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This article was published on March 8, 2013

    Sina Weibo tests ‘public platform’ for brands to rival top messaging app WeChat

    Sina Weibo tests ‘public platform’ for brands to rival top messaging app WeChat
    Jon Russell
    Story by

    Jon Russell

    Jon Russell was Asia Editor for The Next Web from 2011 to 2014. Originally from the UK, he lives in Bangkok, Thailand. You can find him on T Jon Russell was Asia Editor for The Next Web from 2011 to 2014. Originally from the UK, he lives in Bangkok, Thailand. You can find him on Twitter, Angel List, LinkedIn.

    Executives at Chinese Web firm Sina have long acknowledged that the growth of Tencent-made WeChat affects the amount of time users spend on its Weibo microblog service, and now it appears to be testing a feature to rival WeChat for the attention of brands.

    Sina is adopting the ‘can’t beat ’em, join ’em’ approach with its own ‘Public Platform’ feature which a report from TechWeb — via Tech In Asia — says is being piloted internally by staff. The platform gives brands, media and advertisers a dedicated channel — and space in excess of 140 characters — to reach its 500 million registered accounts with messages.

    That’s almost identical to WeChat, the 300 million user-plus service. In addition to supporting user-to-user messaging, WeChat has a direct channel for media and brands to reach users directly. Users sign up to follow their chosen brand account and messages with content — be they deals, articles or just news — are pushed to them in due course.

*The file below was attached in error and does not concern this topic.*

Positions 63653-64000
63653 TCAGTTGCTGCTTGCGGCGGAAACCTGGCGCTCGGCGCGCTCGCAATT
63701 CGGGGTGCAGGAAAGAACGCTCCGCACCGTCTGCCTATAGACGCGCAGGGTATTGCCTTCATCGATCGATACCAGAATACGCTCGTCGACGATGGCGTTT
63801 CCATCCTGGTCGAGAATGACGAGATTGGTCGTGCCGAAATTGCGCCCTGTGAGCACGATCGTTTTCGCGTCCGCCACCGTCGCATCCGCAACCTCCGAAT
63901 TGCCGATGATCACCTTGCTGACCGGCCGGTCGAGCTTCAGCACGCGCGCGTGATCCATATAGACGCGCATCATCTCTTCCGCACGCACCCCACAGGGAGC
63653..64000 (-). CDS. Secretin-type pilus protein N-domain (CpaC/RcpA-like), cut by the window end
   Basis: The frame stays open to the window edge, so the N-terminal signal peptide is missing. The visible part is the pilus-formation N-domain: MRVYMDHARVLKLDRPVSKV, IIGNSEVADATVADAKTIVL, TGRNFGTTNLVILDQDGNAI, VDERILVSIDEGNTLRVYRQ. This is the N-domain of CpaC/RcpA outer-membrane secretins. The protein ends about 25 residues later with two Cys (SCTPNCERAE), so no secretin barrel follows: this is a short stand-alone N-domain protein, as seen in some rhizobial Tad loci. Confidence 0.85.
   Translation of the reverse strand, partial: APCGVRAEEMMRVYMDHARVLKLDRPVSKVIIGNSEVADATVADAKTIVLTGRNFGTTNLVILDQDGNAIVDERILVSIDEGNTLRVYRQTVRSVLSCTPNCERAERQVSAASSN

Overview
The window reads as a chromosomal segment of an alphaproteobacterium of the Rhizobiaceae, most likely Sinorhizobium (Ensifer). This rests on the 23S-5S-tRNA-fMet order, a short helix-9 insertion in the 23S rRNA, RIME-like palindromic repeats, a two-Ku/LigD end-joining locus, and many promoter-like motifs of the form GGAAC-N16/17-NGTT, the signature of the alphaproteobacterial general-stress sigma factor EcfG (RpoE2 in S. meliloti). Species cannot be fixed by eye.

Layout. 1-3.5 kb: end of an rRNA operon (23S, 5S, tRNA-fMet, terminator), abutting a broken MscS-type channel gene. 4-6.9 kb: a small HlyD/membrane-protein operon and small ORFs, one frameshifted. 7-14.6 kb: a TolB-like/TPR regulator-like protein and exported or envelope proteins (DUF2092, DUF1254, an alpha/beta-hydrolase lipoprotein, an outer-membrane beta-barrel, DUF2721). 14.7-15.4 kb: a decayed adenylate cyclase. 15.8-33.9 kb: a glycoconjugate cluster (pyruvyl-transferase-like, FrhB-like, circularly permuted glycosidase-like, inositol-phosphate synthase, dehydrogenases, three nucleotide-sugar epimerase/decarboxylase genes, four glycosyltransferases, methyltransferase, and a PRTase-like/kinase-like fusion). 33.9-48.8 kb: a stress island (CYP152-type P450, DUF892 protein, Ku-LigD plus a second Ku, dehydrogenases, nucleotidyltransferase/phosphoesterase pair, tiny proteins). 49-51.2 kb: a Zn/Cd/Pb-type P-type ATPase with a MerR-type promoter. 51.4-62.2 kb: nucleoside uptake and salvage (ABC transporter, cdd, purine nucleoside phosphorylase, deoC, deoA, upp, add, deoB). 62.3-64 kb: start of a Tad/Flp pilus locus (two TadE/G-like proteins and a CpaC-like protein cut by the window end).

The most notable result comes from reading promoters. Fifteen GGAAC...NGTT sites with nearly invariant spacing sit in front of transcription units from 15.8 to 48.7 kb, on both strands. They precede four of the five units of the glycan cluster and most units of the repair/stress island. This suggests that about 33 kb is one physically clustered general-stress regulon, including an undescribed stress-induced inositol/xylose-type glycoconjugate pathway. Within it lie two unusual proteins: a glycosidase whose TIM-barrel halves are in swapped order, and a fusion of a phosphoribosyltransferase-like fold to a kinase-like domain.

Sina is focused on building advertising and promotional revenue streams for Weibo, but WeChat’s strategy is a key rivalry. WeChat’s direct approach, which focuses on a smaller segment of users that opt-in to receive messages, is a more qualitative approach than Weibo’s Twitter-like promoted message services which target its userbase as a whole. Launching a similar service could give Weibo advertisers both options.

    The WeChat system includes an outbound link to drive traffic to a site, but  early glances at the Sina channel suggest that, in its current form, it doesn’t support that, instead offering buttons to share on Weibo. Were it to be released in that state, it may not sit well with brands since their content would remain on the Sina Weibo service, rather than driving traffic to their own pages, as WeChat does.

    Here’s a comparison of the purported test service from Weibo, and three screenshots of Tech In Asia (yes, I’m a fan and regular reader) via WeChat, showing the message received, the click-through screen and outbound link. We’ll have to wait on whether the piloted Weibo platform gets released and, if so, what it looks like — it is too early to be sure.

    weibo platform-horz